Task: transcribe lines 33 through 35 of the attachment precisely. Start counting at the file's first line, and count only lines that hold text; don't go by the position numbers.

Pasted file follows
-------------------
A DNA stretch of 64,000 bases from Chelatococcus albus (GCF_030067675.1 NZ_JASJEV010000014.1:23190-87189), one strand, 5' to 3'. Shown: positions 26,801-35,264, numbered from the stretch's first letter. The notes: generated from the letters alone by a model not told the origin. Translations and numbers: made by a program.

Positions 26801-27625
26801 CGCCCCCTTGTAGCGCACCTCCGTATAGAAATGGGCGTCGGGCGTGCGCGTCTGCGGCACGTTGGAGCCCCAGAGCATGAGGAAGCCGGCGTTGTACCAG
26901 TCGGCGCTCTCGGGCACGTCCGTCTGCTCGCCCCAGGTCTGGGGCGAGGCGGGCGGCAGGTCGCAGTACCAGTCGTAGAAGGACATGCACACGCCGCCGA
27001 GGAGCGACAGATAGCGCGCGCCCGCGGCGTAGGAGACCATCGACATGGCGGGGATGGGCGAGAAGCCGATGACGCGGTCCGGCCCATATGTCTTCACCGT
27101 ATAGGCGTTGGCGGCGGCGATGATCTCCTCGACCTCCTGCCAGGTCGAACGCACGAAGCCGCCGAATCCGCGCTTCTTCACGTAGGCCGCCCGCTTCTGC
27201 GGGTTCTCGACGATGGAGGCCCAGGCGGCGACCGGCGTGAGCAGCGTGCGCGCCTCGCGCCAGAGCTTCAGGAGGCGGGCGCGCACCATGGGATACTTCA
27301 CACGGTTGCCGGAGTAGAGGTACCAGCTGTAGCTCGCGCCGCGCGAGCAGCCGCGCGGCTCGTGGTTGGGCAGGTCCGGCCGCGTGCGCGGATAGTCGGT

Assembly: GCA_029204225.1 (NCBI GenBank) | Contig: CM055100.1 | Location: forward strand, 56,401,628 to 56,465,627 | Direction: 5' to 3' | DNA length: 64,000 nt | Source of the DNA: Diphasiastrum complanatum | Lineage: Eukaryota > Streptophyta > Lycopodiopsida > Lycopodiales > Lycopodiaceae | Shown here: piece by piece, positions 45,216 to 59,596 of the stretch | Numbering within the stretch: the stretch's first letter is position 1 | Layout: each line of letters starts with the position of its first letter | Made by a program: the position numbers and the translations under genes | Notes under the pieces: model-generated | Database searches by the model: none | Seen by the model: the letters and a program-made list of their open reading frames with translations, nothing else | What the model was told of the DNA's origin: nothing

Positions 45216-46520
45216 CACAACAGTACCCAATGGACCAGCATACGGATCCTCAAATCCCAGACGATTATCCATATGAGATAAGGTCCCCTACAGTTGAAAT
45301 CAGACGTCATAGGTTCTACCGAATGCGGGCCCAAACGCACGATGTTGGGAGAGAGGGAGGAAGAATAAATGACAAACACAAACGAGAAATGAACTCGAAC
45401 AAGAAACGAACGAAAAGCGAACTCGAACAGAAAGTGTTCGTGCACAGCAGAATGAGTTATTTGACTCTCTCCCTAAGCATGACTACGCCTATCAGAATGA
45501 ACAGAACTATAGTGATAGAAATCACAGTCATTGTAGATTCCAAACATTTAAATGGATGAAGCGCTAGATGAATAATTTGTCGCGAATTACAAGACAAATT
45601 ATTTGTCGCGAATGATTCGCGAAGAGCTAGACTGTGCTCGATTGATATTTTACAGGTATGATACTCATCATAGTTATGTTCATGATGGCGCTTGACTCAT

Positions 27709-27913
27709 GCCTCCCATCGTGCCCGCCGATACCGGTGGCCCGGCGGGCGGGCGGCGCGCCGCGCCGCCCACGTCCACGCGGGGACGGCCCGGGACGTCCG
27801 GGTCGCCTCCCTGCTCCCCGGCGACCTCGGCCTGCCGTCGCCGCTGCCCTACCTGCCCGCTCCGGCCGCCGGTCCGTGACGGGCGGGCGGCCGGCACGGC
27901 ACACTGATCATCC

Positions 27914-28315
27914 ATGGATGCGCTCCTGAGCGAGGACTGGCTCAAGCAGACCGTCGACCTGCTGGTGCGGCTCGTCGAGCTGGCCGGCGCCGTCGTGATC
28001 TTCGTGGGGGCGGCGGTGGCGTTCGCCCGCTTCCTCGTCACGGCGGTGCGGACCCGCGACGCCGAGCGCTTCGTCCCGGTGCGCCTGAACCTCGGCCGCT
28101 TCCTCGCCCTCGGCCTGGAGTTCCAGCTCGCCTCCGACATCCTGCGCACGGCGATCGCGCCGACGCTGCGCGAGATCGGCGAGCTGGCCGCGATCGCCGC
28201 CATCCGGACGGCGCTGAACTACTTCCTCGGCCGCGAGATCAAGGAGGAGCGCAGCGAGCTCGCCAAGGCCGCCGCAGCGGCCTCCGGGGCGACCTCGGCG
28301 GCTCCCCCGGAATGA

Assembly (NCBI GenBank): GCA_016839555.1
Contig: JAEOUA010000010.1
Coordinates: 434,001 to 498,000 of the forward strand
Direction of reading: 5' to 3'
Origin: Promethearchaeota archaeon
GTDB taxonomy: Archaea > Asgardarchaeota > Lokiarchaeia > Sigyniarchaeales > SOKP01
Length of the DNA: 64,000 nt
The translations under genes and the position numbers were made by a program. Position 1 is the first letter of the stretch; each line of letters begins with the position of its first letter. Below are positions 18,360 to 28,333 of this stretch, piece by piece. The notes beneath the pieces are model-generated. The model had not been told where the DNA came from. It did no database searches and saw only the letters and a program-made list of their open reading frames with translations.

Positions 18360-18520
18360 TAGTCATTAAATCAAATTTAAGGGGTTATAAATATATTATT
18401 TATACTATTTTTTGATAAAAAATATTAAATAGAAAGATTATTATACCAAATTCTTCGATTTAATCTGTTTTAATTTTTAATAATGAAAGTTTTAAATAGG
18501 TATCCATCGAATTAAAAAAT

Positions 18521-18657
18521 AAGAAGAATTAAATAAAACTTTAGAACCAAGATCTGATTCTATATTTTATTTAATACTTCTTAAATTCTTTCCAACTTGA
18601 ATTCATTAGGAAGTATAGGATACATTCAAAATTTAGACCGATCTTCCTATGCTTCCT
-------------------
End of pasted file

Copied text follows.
The translations under genes and the position numbers were made by a program. Position 1 is the first letter of the stretch; each line of letters begins with the position of its first letter. Below are positions 18,360 to 28,333 of this stretch, piece by piece. The notes beneath the pieces are model-generated. The model had not been told where the DNA came from. It did no database searches and saw only the letters and a program-made list of their open reading frames with translations.

Positions 18360-18520
18360 TAGTCATTAAATCAAATTTAAGGGGTTATAAATATATTATT